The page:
“Were all on the same team,” said candidate Juliette Noskey, at the United Conservative Party (UCP) candidates’ forum in Slave Lake last week. “But we need a captain and I want to be that captain.”
Noskey is one of six UCP members vying for the party nomination in the Lesser Slave Lake constituency. There had been seven, but Chris Williscroft of High Prairie had withdrawn prior to last week’s forum.
Noskey’s was an apt metaphor, because the six candidates did seem for the most part to be on the same page.
Against the carbon tax? Check.
Don’t like the high minimum wage? Check.
Support pipelines for getting more oil to market? Check.
Pro business? Check. Want to bring back the ‘Alberta Advantage’? Check.
Support parental choice in education? Check.
All of that could pretty much be taken for granted in a field of conservatives. The forum was perhaps more useful for getting to know the candidates by seeing how they performed in front of a crowd of people.
And it was quite a crowd, with the Royal Canadian Legion being about as full as it could have been. People had to keep wheeling out more chairs as folks kept coming in, well after the 7:00 p.m. starting time. Ken Vanderwell, the constituency association president, tells The Leader 105 people signed in, and the crowd was probably bigger than that.
“It demonstrates there’s an interest,” he says.
The format had each candidate introducing her or himself for 10 minutes (or less). Then it moved to a question and answer session (written questions only), followed by a wrap-up statement from the six on the hot seats.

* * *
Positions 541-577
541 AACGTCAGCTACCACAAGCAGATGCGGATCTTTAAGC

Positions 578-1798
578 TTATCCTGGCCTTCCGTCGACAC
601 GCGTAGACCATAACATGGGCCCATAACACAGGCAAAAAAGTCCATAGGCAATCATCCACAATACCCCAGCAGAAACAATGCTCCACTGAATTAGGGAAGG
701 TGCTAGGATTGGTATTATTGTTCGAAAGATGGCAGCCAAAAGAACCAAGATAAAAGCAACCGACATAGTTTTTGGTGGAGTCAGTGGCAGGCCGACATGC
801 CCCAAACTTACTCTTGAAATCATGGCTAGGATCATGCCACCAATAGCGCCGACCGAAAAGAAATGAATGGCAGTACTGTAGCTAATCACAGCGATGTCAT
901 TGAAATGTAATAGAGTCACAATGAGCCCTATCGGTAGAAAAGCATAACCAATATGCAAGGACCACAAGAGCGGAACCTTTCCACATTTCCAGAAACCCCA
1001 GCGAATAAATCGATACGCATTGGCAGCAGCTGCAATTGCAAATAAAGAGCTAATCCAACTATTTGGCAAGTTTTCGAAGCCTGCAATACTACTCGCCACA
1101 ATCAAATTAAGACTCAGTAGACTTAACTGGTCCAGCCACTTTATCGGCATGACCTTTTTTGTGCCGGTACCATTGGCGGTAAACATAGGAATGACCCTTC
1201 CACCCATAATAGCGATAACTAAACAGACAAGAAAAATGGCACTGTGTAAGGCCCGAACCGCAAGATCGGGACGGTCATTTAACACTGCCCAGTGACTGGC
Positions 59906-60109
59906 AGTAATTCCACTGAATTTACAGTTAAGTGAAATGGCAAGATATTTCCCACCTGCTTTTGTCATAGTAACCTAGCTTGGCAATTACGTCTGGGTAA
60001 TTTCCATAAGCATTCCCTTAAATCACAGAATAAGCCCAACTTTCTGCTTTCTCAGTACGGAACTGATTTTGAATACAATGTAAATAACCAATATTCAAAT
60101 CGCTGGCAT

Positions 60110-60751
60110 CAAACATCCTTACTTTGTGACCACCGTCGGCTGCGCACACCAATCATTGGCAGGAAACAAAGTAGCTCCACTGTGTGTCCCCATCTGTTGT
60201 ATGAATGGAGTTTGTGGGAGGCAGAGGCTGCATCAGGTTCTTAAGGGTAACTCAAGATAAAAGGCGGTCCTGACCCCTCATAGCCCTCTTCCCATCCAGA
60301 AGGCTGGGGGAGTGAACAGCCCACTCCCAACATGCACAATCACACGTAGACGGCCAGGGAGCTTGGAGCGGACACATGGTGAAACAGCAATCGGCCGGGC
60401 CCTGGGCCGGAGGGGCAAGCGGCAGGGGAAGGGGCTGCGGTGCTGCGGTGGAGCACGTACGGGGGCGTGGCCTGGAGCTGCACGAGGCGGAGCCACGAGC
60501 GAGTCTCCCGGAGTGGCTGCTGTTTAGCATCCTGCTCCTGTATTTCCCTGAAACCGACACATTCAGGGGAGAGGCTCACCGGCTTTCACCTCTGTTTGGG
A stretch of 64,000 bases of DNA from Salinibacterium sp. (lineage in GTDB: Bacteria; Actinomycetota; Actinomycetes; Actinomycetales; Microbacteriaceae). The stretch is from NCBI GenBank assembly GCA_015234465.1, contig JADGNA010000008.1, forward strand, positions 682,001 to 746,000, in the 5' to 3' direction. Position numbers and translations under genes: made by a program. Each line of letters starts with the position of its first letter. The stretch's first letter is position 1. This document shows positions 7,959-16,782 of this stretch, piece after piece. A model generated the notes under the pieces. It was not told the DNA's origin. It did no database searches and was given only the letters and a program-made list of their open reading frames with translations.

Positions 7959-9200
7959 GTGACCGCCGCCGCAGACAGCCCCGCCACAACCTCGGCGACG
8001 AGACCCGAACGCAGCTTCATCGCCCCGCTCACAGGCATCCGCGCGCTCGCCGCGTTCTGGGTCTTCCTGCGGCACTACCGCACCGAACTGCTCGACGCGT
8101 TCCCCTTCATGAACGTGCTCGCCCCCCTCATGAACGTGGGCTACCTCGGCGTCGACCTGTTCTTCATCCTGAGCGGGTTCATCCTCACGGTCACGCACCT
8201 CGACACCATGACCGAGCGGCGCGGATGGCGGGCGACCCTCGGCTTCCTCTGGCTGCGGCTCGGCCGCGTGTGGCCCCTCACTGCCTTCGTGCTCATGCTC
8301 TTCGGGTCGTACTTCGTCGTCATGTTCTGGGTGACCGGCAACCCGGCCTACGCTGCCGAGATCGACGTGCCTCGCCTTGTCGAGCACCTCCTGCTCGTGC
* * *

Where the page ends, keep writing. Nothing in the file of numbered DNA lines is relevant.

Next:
Noskey went first. She spoke softly, but confidently and with an obvious sense of humour, which seemed to be appreciated. The CEO of the Loon River First Nation spoke about herself as a “servant leader,” and said she has a “strong vision” along with “integrity, honesty and perseverance.”
Brenda Derkoch, the long-time resident of the Slave Lake area, dealt right off the bat with a couple of issues she knows people have been wondering about; one is her brief tenure as a town councillor back in the 1990s and the other was her absence from the party fundraiser a few weeks ago at which all the other candidates were introduced. In the first case, she said, she was young and unprepared for the demands of council. She’s come a long way since then, she said, and fairly recently went back to school and qualified as a teacher. As for the party function she missed, that was due to an earlier commitment she was unwilling to break.
“I’m more than ready,” Derkoch said.
Derkoch added that “this will be the hardest riding to win back (from the NDP),” and she thinks she’s the one with the best chance of doing that.
Garrett Tomlinson – relatively unknown in this area – made a good impression by being the only presenter to speak without the aid of notes. He said he is from Little Buffalo, and works in the consultation field for the Metis Nation of Alberta. He also mentioned he had been the reeve of Northern Sunrise County. Originally from Lethbridge, he said he has been a conservative since his college days, and believes “there are other ways to fix things than throwing money at them.”